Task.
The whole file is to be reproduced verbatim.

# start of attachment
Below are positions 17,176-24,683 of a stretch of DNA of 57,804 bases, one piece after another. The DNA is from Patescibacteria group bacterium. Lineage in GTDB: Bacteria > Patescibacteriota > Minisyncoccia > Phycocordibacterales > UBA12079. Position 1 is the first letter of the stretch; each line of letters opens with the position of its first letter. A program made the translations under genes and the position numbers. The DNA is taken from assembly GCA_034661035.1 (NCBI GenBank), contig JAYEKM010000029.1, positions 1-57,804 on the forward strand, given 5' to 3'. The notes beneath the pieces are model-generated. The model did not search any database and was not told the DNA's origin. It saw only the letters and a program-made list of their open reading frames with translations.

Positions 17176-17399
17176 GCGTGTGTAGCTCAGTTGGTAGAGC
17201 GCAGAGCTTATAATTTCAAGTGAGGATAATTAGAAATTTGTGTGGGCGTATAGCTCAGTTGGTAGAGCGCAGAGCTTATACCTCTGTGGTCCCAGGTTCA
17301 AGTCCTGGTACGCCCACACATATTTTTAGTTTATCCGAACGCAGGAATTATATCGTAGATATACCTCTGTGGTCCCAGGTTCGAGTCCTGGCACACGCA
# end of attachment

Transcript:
Below are positions 17,176-24,683 of a stretch of DNA of 57,804 bases, one piece after another. The DNA is from Patescibacteria group bacterium. Lineage in GTDB: Bacteria > Patescibacteriota > Minisyncoccia > Phycocordibacterales > UBA12079. Position 1 is the first letter of the stretch; each line of letters opens with the position of its first letter. A program made the translations under genes and the position numbers. The DNA is taken from assembly GCA_034661035.1 (NCBI GenBank), contig JAYEKM010000029.1, positions 1-57,804 on the forward strand, given 5' to 3'. The notes beneath the pieces are model-generated. The model did not search any database and was not told the DNA's origin. It saw only the letters and a program-made list of their open reading frames with translations.

Positions 17176-17399
17176 GCGTGTGTAGCTCAGTTGGTAGAGC
17201 GCAGAGCTTATAATTTCAAGTGAGGATAATTAGAAATTTGTGTGGGCGTATAGCTCAGTTGGTAGAGCGCAGAGCTTATACCTCTGTGGTCCCAGGTTCA
17301 AGTCCTGGTACGCCCACACATATTTTTAGTTTATCCGAACGCAGGAATTATATCGTAGATATACCTCTGTGGTCCCAGGTTCGAGTCCTGGCACACGCA